An excerpt from the manuscript books of False Memory has just been published in the new issue of Ekleksographia online magazine William Blake and the Naked Teaparty guest edited by Philip Davenport. The issue features textworks that emphasise touch - handwritten and haptic – particularly pieces that consider emotional engagements, and corporate or military erasure of the handmade, the human, the not-digital.

 These qualities link into the alternative tradition of poetics - and to 'outsider' artists who are owed a debt by the experimenters  (an IOU all the way back to Will Blake, he and the Mrs sitting on the lawn in London afternoons, naked, drinking tea).

  Contributors: Alan Halsey, Anna MacGowan, The Atlas Group, Ben Gwilliam, Carol Watts, Carolyn Thompson, Darren Marsh, Dave Griffiths, David Tibet, Geof Huth, George Widener, Geraldine Monk, The Gingerbread Tree, Hainer Wormann, Harald Stoffers, Helmut Lemke, Holly Pester, James Davies, Jesse Glass, Jonathan Penton, Julia Grime, Kerry Morrison, Kirstie Gregory, Laurence Lane, Lee Patterson, Li E Chen, Liz Collini, Matt Dalby, Michael Wilson, Morry Carlin, Nick Blinko, Nico Vassilakis, Patricia Farrell, Rachael Elwell, Robert Grenier, Robert Sheppard, Sarah Sanders, Sean Bonney, Stephen Vincent, Steve Waling, Sue Arrowsmith, Todd Thorpe, Tony Lopez and Tony Trehy

 The issue goes online 15th March 2010 and will be launched with a 24 hour ‘live’ online writing event by Sarah Saunders

 Ekleksographia Series Editor Jesse Glass, the latest issue designed by Jonathan Penton, the cover art (see above) by Ben Gwilliam and Philip Davenport.


Wednesday, 10 February 2010


Centre for South West Writing

and Special Collections

invite you to


Wednesday 24 February 5.30 p.m. – 6.30 p.m.

followed by drinks from 6.30 p.m.


Seminar Room A+B

Research Commons

Old Library

Prince of Wales Road

University of Exeter EX4 4SB


Andy Ching, Andy Brown, Tony Lopez, Ruth Rosen and Tim Kendall

Will read and discuss the work of one of Scotland's finest poets, who made his home in Madron, Cornwall.
There will also be a chance to listen to recordings of the man himself, followed by informal drinks from 6.30 p.m.-7.30 p.m.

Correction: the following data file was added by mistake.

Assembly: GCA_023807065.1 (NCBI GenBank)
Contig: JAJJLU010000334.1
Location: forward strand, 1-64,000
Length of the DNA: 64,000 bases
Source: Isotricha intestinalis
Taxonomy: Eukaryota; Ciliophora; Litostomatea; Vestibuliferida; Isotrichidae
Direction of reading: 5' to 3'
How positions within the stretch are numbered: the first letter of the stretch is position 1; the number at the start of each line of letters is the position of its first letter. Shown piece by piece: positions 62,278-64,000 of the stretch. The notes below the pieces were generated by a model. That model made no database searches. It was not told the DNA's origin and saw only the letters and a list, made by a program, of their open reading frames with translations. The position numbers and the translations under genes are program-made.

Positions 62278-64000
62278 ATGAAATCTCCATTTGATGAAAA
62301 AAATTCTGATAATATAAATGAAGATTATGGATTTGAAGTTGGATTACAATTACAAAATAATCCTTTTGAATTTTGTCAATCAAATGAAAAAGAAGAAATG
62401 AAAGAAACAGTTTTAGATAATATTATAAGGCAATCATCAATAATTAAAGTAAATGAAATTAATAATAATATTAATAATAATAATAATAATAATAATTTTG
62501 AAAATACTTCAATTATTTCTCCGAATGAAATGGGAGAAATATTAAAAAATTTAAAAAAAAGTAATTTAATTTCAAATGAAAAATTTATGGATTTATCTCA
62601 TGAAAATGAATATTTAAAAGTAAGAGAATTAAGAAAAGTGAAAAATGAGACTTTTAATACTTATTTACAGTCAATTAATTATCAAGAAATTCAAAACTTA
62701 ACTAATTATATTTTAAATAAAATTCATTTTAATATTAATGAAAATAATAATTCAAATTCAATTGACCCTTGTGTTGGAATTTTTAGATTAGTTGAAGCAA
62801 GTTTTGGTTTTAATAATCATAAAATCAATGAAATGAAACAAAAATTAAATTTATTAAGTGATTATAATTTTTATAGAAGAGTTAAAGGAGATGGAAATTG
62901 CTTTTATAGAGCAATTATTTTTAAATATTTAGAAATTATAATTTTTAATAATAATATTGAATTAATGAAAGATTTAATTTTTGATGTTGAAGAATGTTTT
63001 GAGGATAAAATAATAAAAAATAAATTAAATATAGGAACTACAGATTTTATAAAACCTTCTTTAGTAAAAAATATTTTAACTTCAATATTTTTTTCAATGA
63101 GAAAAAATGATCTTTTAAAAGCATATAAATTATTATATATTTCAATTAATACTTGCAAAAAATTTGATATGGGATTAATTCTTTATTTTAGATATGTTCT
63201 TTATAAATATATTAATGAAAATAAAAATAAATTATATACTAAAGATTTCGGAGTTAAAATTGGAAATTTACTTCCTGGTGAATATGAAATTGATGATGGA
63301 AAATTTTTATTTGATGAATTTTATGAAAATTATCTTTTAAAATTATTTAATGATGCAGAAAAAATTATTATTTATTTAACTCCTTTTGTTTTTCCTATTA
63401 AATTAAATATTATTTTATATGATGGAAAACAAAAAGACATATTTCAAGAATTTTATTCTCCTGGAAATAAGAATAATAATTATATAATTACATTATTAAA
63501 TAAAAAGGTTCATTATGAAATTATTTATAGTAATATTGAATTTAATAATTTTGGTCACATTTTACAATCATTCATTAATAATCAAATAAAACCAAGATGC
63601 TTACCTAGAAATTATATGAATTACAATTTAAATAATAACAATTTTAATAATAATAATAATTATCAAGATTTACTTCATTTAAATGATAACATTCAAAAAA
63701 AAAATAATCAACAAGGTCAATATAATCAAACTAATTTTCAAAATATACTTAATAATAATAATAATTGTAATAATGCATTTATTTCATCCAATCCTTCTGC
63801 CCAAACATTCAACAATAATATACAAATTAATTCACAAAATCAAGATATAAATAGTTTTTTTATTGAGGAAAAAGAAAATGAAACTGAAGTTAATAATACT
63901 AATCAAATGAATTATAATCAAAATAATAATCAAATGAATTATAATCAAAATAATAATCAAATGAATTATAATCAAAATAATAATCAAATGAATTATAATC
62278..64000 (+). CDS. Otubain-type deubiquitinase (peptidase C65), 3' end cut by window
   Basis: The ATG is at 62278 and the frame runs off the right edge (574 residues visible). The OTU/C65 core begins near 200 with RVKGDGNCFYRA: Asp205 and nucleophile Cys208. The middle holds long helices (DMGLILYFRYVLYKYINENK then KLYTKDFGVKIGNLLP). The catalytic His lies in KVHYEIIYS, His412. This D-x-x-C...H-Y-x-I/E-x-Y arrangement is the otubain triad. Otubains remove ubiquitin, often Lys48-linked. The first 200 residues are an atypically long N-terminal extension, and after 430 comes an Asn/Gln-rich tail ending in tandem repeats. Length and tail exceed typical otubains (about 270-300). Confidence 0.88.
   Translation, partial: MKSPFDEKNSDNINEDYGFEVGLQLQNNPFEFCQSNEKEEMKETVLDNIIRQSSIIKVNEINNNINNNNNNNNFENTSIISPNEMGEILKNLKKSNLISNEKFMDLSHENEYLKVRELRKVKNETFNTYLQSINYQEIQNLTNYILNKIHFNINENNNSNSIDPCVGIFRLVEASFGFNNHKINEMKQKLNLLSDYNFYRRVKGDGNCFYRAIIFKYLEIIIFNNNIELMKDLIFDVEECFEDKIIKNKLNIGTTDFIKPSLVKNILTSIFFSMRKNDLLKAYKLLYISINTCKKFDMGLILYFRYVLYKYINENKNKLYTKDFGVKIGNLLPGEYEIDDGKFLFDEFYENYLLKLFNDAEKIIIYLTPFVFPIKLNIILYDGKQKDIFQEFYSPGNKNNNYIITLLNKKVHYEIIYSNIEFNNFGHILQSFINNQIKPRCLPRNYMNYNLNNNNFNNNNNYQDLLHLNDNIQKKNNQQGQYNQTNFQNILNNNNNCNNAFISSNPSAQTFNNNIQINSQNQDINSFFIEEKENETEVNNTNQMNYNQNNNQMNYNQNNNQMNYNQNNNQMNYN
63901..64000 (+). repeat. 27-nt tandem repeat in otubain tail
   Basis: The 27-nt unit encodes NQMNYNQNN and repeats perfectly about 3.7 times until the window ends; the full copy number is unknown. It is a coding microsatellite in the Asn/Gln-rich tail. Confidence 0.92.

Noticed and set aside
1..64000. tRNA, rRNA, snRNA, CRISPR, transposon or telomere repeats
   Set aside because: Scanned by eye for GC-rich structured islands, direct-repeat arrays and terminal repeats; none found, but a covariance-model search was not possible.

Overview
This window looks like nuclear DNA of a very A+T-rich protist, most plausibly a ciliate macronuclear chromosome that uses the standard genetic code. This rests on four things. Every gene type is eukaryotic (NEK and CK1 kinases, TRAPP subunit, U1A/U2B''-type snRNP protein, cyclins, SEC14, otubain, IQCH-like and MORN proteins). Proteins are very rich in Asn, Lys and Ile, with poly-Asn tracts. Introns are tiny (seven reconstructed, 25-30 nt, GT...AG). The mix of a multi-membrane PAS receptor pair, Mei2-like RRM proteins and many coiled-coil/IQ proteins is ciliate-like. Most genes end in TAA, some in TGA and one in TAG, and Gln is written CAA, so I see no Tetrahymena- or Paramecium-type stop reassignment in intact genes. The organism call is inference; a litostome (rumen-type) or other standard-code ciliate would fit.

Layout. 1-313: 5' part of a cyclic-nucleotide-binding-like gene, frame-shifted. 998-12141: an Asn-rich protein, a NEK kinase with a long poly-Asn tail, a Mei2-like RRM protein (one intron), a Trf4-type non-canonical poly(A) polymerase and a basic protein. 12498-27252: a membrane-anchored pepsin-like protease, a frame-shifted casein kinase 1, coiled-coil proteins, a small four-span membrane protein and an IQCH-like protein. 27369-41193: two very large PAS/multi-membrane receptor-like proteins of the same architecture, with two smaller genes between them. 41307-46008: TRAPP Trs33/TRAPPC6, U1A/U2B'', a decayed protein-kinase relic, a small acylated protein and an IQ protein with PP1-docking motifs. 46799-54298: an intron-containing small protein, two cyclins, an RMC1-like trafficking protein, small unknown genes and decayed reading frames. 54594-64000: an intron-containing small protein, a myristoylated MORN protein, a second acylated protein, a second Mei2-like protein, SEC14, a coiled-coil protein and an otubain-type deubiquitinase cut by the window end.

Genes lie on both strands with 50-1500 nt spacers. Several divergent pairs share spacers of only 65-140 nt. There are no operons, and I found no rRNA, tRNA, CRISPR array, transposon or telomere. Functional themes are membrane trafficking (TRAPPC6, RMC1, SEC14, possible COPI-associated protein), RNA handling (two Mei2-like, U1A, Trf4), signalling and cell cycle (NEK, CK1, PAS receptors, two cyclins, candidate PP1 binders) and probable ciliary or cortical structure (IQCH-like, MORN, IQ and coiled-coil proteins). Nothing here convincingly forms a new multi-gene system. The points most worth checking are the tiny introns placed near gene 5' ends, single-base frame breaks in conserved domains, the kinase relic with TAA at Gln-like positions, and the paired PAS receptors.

The evening is free and to reserve a place please email:

or Tel. 01392 263879 by 19 February

Wednesday, 13 January 2010


Monday 18 January, 11 am, I'm giving a talk on my project 'Only More So' for the MA Creative Writing seminar at The University of Plymouth, Portland Square Building. 


My previous post on the publication of Work-in-Progress from 'Only More So' was incomplete, so here it is updated:

'Only More So' in Practice: New Writing + Art, 2 (2007) 145-148.

'Giant Steps' in the Dispatx issue Eminent Domain (2007).

'from Only More So' Argotist Online (2007).

'from Only More So' in Kornelia Freitag and Katharina Vester (eds), Another Language: Poetic Experiments in Britain and North America, Berlin: Lit Verlag, 2008, 17-20.

'The Hawthorne Effect' in  Wobbling Roof issue 1 (2009).

'from Giant Steps' in Salt Magazine issue 2 (2009).

'from Giant Steps' in Tears in the Fence, 50 (2009) 35-37.

'from Only More So' in  Tony Trehy (ed), Text 2, Bury Metropolitan Borough Council, 2009, 34-41.

The most substantial publication so far is Darwin, one section (10%) of 'Only More So', a 44-page book published in a limited edition by Acts of Language, 2009.

Darwin has been reviewed by Ron Silliman in Silliman's Blog and by Steve Spence in Stride Magazine.
Richard Kerridge, 'Climate Change and Contemporary Modernist Poetry' in Poetry and Public Language, Exeter: Shearsman Books, 2007, includes critical work on 'Only More So'.

Friday, 1 January 2010


Since 2005, I've been working on a prose book called 'Only More So', building it up in sections, fitting in when I could around teaching in Plymouth. It is a large-scale structure composed in a strict form using a collage process, similar in a way to False Memory (1996, 2003), but the unit of composition in this book is the sentence, rather than a verse line. In order to make more rapid progress with this work I decided to give up my chair in poetry and take voluntary redundancy so that I could write full time. I went back to self-employment on 1 August 2009, and since then I have been working on this project and putting in various grant applications. I just heard in late December that 'Only More So' was approved for Arts Council 'Grants for the arts' funding beginning January 2010, so I can concentrate on writing right through 2010 and also free myself up for any freelance work.

Some Work-in-Progress from 'Only More So' has been published:

'Only More So' in Practice: New Writing + Art, 2 (2007) 145-148.

'The Hawthorne Effect' in  Wobbling Roof issue 1 (2009).

'Giant Steps' in the Dispatx issue Eminent Domain (2007).

'from Giant Steps' in Tears in the Fence, 50 (2009) 35-37.

'from Only More So' in Text 2, edited by Tony Trehy (Bury Metropolitan Borough Council, 2009) 34-41.

The most substantial publication so far is Darwin, one section (10%) of 'Only More So', a 44-page book published in a limited edition by Acts of Language, 2009. Darwin was reviewed by Ron Silliman in Silliman's Blog